Ranked: The Countries with the Most Linguistic Diversity
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Ranked: The Countries with the Most Linguistic Diversity

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Ranked The Countries with the Most Linguistic Diversity Datastream

The Briefing

  • Papua New Guinea is the most linguistically diverse country in the world, with approximately 840 different languages spoken across the islands
  • In second place, Indonesia has around 711 different languages. Only 20% of the population speaks the national language of Bahasa Indonesian at home

Ranked: The Most Diverse Countries By Language

Thousands of languages are spoken worldwide, but only a fraction are used widely. In fact, the speakers of 23 languages account for more than half of the total global population.

Despite this, there are still pockets around the globe that are rich in linguistic diversity. Here’s a look at the top 10 countries where the most languages are spoken.

These numbers include established and immigrant dialects.

Top 10 Countries with the Most Languages

Despite a population of just 8.8 million, Papua New Guinea comes in first with a total of 840 languages spoken across the country. To put things into perspective, that’s almost 12% of the world’s languages spoken in an area that’s roughly the size of California.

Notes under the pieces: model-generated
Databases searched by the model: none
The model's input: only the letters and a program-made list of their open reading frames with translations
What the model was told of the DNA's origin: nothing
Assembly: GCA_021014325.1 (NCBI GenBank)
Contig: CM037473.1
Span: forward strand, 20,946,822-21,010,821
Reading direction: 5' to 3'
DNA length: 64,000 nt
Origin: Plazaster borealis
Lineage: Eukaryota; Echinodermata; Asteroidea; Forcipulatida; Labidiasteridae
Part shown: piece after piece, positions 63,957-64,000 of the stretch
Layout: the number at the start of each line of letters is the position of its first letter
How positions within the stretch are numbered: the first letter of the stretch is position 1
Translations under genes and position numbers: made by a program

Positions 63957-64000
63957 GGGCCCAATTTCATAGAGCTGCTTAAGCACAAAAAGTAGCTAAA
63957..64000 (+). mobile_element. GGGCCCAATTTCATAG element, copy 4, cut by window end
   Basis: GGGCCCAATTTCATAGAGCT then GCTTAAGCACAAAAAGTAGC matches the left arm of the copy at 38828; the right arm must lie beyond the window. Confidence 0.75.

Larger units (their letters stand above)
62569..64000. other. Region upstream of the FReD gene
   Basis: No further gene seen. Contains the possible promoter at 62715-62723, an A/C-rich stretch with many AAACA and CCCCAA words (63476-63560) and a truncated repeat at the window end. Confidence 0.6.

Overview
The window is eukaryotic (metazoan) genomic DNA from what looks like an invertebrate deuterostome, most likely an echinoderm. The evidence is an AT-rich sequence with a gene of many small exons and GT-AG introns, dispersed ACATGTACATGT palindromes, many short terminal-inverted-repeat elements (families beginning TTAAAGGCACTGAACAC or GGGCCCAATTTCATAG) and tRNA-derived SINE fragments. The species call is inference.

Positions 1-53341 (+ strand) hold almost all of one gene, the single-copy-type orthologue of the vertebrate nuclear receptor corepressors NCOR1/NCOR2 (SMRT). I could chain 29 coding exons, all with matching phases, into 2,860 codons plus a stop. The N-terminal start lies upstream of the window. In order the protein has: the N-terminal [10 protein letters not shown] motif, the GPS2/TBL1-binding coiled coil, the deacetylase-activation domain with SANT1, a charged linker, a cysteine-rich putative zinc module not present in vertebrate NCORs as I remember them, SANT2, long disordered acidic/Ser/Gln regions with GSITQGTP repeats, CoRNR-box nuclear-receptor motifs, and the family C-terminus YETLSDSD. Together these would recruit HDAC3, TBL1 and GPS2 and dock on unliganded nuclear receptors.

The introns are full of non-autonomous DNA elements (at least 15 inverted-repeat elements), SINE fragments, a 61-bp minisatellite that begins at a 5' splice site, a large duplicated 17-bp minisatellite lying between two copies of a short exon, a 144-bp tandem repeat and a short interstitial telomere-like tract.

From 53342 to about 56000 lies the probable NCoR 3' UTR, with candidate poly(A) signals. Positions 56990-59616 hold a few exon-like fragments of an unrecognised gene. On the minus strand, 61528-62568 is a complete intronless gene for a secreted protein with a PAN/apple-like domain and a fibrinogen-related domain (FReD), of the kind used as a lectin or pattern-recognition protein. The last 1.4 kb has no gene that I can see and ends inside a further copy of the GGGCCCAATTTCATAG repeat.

RankCountryTotal LanguagesPopulation 2020 (M)
1🇵🇬 Papua New Guinea8408.8
2🇮🇩 Indonesia711270.6
3🇳🇬 Nigeria517201.0
4🇮🇳 India4561,366.0
5🇺🇸 United States328328.2
6🇦🇺 Australia31225.4
7🇨🇳 China3091,398.0
8🇲🇽 Mexico292127.6
9🇨🇲 Cameroon27425.9
10🇧🇷 Brazil221211.0

A likely reason for the country’s linguistic diversity is its isolation from modern life. Over 80% of Papua New Guinea’s population lives in rural areas and has minimal contact with external influences or other tribes.

Second on the list is Indonesia, with 711 different languages used throughout the country. Like Papua New Guinea, a major factor that could explain its language diversity is its geography—Indonesia is made up of around 17,500 islands (although more than 7,000 of them are uninhabited).

The Future of Language Diversity

While it’s clear that a multitude of languages still exist, around 40% of the world’s languages are at risk of dying out. Even in parts of the world where immense linguistic diversity remains, languages are disappearing with each subsequent generation.

In efforts to combat this, organizations like the United Nations are actively trying to promote and protect these endangered languages.

>>Like this? Check out our article on the Top 10 Most Spoken Languages

Where does this data come from?


Source: Ethnologue
Notes: This database covers a majority of the world’s population and details approximately 7,111 living languages

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Datastream

Which Countries Believe WWIII is Coming?

In every single country surveyed, the majority of respondents believed a global conflict would break out between superpowers in coming years